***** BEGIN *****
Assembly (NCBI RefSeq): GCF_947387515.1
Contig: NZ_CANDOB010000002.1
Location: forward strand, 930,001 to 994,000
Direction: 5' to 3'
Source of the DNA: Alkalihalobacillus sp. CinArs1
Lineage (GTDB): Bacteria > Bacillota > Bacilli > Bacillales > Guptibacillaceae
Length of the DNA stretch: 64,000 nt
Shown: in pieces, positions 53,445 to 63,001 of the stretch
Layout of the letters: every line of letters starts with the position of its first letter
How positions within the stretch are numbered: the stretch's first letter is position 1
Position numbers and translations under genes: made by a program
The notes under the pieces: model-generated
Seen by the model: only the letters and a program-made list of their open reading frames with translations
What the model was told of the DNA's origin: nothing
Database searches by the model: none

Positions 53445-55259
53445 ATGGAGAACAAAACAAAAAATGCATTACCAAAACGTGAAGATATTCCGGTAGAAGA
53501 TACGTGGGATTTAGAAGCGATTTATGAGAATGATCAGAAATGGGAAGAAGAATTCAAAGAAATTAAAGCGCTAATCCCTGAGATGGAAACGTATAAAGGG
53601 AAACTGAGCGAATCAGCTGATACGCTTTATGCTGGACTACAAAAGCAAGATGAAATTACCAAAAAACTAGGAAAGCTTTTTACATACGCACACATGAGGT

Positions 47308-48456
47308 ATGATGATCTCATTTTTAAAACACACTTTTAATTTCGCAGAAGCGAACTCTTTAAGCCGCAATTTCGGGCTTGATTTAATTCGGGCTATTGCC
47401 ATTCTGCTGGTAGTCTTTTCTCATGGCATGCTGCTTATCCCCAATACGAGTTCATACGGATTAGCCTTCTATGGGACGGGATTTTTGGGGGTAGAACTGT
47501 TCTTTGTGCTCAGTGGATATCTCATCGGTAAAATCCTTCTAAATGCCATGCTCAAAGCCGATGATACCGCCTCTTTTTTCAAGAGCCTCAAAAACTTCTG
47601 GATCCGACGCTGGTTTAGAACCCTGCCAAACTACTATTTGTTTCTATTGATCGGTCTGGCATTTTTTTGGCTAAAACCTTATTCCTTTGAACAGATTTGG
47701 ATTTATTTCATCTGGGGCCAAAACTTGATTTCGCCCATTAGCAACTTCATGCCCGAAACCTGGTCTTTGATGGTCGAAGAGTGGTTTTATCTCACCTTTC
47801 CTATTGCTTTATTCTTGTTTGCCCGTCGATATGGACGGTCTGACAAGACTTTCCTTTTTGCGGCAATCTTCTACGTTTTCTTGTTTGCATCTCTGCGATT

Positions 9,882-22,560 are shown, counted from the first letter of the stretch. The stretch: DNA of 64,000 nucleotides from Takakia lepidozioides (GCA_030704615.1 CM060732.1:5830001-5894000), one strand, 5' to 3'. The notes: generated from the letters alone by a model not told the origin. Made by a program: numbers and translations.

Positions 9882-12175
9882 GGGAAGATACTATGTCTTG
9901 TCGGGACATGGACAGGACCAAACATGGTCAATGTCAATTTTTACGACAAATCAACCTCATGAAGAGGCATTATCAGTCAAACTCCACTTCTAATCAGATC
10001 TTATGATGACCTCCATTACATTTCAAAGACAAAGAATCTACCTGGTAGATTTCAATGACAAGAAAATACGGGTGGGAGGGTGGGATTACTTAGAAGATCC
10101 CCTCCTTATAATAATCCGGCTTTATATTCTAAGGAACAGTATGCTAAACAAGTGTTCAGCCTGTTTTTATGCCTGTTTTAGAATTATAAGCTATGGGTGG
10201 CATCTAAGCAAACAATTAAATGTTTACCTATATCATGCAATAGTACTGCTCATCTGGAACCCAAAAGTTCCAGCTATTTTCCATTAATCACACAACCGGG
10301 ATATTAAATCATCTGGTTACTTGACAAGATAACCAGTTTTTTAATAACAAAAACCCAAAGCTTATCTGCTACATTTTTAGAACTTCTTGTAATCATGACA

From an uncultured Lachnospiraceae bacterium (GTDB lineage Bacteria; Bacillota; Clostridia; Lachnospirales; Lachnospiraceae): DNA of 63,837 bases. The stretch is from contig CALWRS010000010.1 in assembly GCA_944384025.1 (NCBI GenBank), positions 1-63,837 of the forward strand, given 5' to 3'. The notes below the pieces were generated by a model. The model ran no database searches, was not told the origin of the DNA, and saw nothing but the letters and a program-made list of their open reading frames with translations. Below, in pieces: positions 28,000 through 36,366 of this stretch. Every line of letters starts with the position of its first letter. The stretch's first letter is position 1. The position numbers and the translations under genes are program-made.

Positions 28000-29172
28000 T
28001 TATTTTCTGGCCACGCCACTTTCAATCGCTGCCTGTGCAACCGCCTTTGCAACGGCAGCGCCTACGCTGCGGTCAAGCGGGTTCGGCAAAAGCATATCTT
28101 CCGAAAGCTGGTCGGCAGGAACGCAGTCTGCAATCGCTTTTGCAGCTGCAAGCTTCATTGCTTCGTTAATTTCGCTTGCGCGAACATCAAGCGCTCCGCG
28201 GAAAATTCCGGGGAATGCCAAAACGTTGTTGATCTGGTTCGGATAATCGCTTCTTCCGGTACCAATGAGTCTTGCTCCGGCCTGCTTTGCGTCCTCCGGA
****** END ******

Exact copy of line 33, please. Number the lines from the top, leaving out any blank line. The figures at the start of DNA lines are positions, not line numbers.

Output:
10201 CATCTAAGCAAACAATTAAATGTTTACCTATATCATGCAATAGTACTGCTCATCTGGAACCCAAAAGTTCCAGCTATTTTCCATTAATCACACAACCGGG